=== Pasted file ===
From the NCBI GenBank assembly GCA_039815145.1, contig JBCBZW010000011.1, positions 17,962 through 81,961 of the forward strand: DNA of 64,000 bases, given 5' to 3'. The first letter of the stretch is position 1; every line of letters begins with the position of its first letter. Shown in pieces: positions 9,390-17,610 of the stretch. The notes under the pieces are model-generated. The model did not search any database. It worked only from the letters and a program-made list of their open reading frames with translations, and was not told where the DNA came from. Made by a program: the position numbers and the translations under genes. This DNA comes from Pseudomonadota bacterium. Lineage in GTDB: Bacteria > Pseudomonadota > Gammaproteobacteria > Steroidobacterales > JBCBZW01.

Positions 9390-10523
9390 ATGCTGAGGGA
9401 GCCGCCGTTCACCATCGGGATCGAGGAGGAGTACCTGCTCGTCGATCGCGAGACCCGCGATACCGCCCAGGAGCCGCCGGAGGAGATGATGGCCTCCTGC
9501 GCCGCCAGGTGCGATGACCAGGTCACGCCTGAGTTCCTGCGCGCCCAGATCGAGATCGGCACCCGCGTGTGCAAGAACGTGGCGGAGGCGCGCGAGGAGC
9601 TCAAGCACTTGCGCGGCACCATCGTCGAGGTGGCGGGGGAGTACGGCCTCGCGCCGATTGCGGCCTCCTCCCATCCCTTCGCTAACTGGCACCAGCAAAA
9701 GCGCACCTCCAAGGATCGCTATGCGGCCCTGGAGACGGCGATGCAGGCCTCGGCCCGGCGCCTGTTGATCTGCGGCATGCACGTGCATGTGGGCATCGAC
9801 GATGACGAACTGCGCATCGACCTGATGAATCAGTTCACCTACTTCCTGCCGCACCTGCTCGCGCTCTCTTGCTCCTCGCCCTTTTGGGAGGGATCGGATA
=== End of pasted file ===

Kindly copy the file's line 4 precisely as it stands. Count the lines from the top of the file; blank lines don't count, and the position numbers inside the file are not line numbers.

9401 GCCGCCGTTCACCATCGGGATCGAGGAGGAGTACCTGCTCGTCGATCGCGAGACCCGCGATACCGCCCAGGAGCCGCCGGAGGAGATGATGGCCTCCTGC